Planting the Seeds for Food Literacy

Start with a Seedling program returns to Prince Street School

The kindergarten students at Prince Street School in Charlottetown are in for a special treat this school year. The Start with a Seedling program is back after a one-year hiatus. This hands-on, intergenerational, food and garden program is aimed at enhancing food literacy and connecting kids with the food they eat.

“We’re hoping to do a lot of the same activities that we’ve done in the past because they’ve proven quite successful,” said Marilyn Carey, the program’s new volunteer coordinator. With a teaching background, passion for food and gardening, and children of her own at Prince Street School, Carey seems a natural fit for the role.

Joining Carey in an organizational capacity are Jennifer Whittaker, Jane Farquharson and Chie Xu. Whittaker has been with the program since its inception in 2014, and brings a wealth of knowledge from her past involvement.

“The trips to the Legacy Garden were a big highlight,” Whittaker said, referring to one of the program’s many hands-on activities. “So the kids were able to kind of play in the dirt and able to harvest vegetables. They harvested carrots, they were able to plant garlic, they had a lot of fun just being in charge of digging a hole, putting the garlic in it, watering it with their little watering cans.”

The Start With a Seedling Program introduces students to gardening and food skills through hands-on experiences//Submitted photo.

Other activities from past years have included planting seedlings in the classroom, having local farmers visit the classroom, visiting farms, looking for signs of spring, and the ultimate in hands-on learning, a cooking day. “Kids just love getting something to do, so when you tell them to chop this up, or cut this up or rip this up with your hands, just touching the vegetables is really fun for the kids,” said Whittaker.

The Start with a Seedling program was born out of a UPEI-based research initiative spearheaded by Dr. Lyndsay Moffat, a professor with the Faculty of Education. Her intent was to examine the impacts of food literacy programming in primary-aged children through experiential learning that included interaction with community volunteers from different age groups.

Moffat developed the Start With a Seedling program and received the green light from Prince Street School to implement it in the three kindergarten classes. The program proved to be a hit amongst all involved – the kids, the teachers, and the community volunteers. Moffat was unable to take the lead for a second year, however she reached out to Whittaker and together the pair worked to access some grant funding for Whittaker to manage the program.

While food literacy remains an important element of the program, the connections the program enables are equally valuable. These include connections to the people who grow healthy, local food, to the places where food is grown, and to others in the community that can share their food knowledge and skills.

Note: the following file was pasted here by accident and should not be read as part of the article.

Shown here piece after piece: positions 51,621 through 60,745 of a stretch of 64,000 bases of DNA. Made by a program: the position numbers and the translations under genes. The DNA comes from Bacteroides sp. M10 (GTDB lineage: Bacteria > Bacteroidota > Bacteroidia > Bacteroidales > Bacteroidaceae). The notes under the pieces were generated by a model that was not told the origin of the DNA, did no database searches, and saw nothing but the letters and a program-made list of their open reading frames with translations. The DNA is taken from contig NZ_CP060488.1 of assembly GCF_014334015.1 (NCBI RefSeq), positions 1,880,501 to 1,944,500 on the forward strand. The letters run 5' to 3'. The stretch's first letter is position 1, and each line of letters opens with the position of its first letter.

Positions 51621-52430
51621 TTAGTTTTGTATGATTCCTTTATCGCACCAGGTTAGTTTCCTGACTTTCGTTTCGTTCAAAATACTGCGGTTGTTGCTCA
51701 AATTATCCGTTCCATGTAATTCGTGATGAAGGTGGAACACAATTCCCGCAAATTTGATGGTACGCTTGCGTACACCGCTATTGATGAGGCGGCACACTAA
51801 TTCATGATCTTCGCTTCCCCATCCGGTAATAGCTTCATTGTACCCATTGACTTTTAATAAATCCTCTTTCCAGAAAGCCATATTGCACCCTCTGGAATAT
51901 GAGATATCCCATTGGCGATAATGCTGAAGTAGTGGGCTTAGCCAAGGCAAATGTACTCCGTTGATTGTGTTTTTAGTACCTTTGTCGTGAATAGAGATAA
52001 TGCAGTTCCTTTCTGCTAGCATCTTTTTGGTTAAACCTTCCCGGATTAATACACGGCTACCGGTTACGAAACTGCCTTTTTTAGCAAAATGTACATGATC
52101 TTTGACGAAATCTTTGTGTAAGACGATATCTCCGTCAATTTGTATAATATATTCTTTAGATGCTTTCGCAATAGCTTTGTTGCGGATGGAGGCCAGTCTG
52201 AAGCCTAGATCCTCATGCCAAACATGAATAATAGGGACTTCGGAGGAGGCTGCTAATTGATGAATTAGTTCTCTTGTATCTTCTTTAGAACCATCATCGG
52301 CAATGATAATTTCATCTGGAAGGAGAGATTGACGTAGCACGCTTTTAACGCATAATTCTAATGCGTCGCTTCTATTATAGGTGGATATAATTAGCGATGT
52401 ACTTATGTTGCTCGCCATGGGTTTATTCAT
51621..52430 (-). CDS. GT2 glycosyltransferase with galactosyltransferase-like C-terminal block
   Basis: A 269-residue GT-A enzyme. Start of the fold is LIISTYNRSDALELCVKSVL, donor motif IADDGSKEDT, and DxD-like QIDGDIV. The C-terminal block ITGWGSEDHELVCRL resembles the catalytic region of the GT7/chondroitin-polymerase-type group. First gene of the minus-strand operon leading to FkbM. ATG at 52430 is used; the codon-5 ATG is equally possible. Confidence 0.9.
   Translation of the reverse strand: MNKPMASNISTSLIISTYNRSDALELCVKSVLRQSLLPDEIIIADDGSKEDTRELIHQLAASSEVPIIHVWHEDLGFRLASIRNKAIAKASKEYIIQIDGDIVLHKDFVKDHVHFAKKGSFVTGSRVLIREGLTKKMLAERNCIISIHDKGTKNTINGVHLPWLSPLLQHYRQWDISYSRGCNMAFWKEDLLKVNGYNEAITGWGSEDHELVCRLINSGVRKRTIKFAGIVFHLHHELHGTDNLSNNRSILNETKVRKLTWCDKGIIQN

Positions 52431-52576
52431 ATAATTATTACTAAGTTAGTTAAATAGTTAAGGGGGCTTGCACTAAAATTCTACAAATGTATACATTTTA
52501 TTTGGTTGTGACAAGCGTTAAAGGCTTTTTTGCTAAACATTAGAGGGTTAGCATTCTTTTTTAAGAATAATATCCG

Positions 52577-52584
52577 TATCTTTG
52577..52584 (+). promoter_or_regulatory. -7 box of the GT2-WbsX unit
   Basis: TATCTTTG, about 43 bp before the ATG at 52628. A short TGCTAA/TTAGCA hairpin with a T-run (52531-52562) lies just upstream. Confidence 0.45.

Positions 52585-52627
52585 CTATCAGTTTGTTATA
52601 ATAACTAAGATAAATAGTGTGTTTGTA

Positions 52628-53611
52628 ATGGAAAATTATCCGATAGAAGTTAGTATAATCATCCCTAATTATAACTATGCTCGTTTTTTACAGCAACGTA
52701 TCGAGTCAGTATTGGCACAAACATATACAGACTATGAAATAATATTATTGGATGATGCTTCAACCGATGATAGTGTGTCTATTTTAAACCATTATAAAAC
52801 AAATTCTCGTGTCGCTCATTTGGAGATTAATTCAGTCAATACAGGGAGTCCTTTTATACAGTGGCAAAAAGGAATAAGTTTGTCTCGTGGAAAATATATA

“We did get a grant from the Seniors’ Secretariat this year, so we’re still recruiting volunteers, but a lot of past volunteers have stepped up and we have some new volunteers, seniors, and people of all ages really,” said Carey.

The volunteers, who have come to be known as the garden buddies, commit to one or two mornings a month during the school year. Each child is paired with the same garden buddy throughout the year to encourage a deeper level of comfort and connection. The volunteers help guide the kids through the assigned activities each month, ensuring everyone is participating and working safely.

Volunteers of all ages sign up to be ‘garden buddies’ in the Start With a Seedling program. Submitted Photo

With the Start a Seedling program reignited this year, the organizing team is keen to build on the energy and momentum. “We’re in the process of writing this grant for the Department of Agriculture to expand the program, but really it’s more like scale up the program to Grade 3 kids, so the Grade 3 kids we’re aiming at are the kids that were in the original Seedling Program,” said Whittaker.

When asked what impact the program has had on those that have completed it, Carey relates a story involving her neighbours’ son. “William [who was in the first Seedlings program], was just here and he has been speaking the praises of it to my son who has just gone into kindergarten and so when William was telling Gavin about what he should be looking forward to in kindergarten it was first garden buddies and second the end of year field trip.”

About Shannon Courtney

Shannon is the co-founder of Salty and was its editor-in-chief for the publication's inaugural year. When she’s not writing about food, Shannon's either cooking, eating, talking, or thinking about it. Her food adventures have included milking a Jersey cow in Australia, almost overdosing on maple syrup in Prince Edward County, and studying local food systems in Vermont as part of her Master’s thesis research. Shannon is also a Registered Holistic Nutritionist and strongly believes you CAN make friends with salad.

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